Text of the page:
Well, we have these growth verticals. Every one of them has a very strong growth potential which we are trying to deliver on. If you look at the bio-similars vertical, if you look at insulins per se, insulin is a global opportunity for us and it is a very large global opportunity considering that diabetes is now a global pandemic. Our country is one of the global epicenters for diabetes. I think we are poised to be a very significant player in diabetes and in Insulins. We have a good portfolio of insulins which we are developing and we already enjoy a very good global market share with our existing insulins. Coming to cancer, as you know cancer is going to be in the next 10 years the number one disease of the world and cancer drugs are certainly are going to be the key in addressing this challenge. Diabetes and cancer have really been the two focus areas for us. So, I just spoke about diabetes and the insulins portfolio and when it comes to cancer, antibodies are going to play a very important role going forward. One of the big challenges that immune-therapy or antibody therapy has today globally is the cost of treatment. Biologics are extremely expensive.

Q. Biologics and bio-similars are similar, right?
No. In a very lay persons' term, bio-similars are generic versions of biologics. If you look at biologics today, these are very expensive treatments. This is a business that is predicted to be a $200 billion business by 2015 and it is estimated that only $2.5 billion of this will be on bio-similars because the regulatory will only open or the pattern gates will only open in 2015. It is going to be very early and nascent for bio-similars by that time. About 50 per cent of that business is going to come from emerging markets. It is very clear that bio-similars are going to be the next big bonus of growth for the pharmaceutical industry. That is why you see a number of companies pursuing bio-similars as the next growth strategy and Biocon is one of the frontrunners.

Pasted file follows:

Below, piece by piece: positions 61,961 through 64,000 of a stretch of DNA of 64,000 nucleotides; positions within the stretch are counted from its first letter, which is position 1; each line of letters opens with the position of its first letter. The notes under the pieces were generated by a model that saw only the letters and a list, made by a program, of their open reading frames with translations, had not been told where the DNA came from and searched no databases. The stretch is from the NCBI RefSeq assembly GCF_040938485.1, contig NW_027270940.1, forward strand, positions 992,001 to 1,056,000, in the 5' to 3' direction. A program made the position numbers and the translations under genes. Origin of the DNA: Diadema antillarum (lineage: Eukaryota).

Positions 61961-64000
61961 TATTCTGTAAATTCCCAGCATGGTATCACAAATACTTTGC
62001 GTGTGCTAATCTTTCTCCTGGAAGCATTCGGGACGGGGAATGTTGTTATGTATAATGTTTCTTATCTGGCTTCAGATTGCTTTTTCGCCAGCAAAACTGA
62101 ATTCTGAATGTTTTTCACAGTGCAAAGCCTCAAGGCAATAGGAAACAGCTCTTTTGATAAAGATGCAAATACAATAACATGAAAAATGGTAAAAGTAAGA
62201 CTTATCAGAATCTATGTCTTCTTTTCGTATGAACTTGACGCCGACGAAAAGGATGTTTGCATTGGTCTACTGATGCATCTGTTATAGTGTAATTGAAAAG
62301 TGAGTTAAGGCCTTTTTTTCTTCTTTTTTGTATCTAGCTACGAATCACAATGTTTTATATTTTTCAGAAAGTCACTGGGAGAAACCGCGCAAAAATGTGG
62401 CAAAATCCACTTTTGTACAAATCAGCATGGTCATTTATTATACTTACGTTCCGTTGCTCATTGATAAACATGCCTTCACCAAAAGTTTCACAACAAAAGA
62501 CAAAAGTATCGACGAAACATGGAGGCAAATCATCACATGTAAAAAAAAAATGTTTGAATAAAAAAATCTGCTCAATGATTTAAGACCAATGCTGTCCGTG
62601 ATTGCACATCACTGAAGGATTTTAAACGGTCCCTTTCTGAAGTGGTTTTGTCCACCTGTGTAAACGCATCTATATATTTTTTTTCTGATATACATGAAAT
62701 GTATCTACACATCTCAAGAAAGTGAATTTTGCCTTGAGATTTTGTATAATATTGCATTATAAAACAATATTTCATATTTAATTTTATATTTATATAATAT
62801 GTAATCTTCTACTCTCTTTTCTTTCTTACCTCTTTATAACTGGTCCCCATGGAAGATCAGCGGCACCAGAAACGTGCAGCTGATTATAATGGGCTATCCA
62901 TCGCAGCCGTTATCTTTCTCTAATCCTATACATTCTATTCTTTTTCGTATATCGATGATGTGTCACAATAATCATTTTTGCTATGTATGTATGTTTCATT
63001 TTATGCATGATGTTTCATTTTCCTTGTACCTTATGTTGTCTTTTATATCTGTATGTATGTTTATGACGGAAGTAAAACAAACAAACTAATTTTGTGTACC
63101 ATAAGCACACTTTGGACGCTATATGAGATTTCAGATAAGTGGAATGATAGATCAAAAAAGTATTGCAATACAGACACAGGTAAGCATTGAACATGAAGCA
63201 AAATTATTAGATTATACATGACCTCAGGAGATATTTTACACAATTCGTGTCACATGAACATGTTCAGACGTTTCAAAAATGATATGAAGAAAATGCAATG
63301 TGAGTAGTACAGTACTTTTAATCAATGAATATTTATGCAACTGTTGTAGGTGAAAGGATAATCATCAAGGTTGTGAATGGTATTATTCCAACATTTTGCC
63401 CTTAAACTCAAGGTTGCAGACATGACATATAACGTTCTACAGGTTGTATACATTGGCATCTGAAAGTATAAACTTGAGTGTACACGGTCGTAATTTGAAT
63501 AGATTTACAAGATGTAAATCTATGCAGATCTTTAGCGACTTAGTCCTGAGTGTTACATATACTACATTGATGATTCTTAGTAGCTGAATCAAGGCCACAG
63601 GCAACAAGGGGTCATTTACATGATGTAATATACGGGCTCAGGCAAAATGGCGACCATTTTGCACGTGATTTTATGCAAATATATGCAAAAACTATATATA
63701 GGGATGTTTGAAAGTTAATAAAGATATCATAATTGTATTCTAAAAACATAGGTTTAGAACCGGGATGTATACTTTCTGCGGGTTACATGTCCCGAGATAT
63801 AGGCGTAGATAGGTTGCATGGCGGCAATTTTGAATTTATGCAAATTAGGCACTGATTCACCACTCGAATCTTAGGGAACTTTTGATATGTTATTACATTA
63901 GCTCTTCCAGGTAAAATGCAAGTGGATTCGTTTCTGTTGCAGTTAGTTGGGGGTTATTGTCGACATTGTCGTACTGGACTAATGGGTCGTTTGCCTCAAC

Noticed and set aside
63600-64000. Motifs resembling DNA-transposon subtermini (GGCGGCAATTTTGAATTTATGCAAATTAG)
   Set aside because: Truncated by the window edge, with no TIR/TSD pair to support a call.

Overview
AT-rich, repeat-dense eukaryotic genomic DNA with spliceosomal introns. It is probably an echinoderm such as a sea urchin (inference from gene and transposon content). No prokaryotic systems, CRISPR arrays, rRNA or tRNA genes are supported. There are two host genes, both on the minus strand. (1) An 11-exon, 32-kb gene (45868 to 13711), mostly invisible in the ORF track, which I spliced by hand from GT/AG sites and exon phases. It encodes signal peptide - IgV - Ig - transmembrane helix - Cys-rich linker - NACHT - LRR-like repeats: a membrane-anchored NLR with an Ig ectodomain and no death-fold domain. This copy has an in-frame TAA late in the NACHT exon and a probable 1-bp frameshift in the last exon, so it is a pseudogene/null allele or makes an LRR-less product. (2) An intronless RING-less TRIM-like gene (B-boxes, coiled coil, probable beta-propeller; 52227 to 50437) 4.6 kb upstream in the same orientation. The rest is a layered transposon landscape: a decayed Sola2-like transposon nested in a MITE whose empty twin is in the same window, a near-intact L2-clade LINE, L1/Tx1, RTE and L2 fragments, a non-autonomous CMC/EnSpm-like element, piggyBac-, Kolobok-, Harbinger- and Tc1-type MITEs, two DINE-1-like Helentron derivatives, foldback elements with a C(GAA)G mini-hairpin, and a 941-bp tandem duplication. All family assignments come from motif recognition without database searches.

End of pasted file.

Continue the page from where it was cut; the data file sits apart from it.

Q. You talked about the Indian opportunity. Let us take insulins as an example. If there is an opportunity and the market is growing, why should there be frustration or a sense of disappointment?
No. I am not frustrated. I am not complaining. I think insulin is a big opportunity.

Q. In general I am saying this.